He’s already read what happens next in the story: the piece will help frame a front corner of the new Residence Inn Providence Hotel. But first, crane operator Steve Berube, whose skill is measured by each hoisted beam’s incremental movements, must inch this one close enough so Kyle can align a bolt hole at the end with one in the column and connect the two.

Then Kyle will step up on the beam and walk its length to secure the other end as the crane holds it steady. -READ MORE


RICOSH: Occupational Exposures to Synthetic Opioids: Guidance for Emergency Responders and Public Safety

From 1999-2016, more than 350,000 people died in the US from an overdose involving any opioid, including prescription and illicit opioids. Synthetic opioids deaths, primarily illicitly manufactured fentanyl increased 264% from 2012 to 2015. Synthetic opioids (including fentanyl, carfentanyl and other analogues) may pose hazards to a variety of responders, and other public safety workers who could come into contact with these opioids in the course of responding to this epidemic.

Responders are most likely to encounter illicit synthetic opioids in powder, tablet, and liquid form. Potential exposure routes include inhalation, mucous membrane contact, ingestion, and percutaneous exposure (needlestick). These exposures can potentially result in a variety of symptoms that can include the rapid onset of life-threatening respiratory depression. Skin contact is also a potential exposure route, but is not likely to lead to overdose unless large volumes of highly concentrated powder are encountered over an extended period of time. -READ MORE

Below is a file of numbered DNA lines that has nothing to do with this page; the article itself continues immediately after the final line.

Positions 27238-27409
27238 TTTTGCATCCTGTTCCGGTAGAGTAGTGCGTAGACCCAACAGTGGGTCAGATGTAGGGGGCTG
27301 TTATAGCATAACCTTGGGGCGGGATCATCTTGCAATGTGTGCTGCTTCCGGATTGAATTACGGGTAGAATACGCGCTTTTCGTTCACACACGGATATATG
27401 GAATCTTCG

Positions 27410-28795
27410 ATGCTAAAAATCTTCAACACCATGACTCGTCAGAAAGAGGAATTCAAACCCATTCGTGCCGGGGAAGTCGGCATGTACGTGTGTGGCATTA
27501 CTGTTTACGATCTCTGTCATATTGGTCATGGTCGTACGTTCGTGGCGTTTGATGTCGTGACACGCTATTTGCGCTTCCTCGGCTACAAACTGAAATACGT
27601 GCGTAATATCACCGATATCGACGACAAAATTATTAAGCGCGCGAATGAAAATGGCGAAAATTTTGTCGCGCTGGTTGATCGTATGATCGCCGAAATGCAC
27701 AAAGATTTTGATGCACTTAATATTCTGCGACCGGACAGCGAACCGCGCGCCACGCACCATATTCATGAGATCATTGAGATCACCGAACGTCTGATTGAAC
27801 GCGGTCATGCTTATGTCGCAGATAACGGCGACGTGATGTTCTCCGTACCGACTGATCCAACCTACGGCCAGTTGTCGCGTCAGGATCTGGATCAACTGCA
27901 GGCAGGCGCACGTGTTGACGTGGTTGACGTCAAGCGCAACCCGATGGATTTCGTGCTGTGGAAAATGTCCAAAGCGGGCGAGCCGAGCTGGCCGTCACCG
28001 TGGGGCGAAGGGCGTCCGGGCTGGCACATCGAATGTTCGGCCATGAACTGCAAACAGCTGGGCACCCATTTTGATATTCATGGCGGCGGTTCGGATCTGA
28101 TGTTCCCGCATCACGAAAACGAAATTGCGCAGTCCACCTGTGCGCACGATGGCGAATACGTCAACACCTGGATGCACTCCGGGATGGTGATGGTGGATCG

In These Times: “Why We Threw Mark Janus a Going Away Party–But Didn’t Invite Him”

The AFSCME vs. Janus Supreme Court decision is not just the work of its plaintiff, Mark Janus: It’s the product of a well-financed and powerful anti-union machine, bankrolled and politically backed by the likes of the Koch family, billionaire Illinois Governor Bruce Rauner, the American Legislative Exchange Council and many, many others.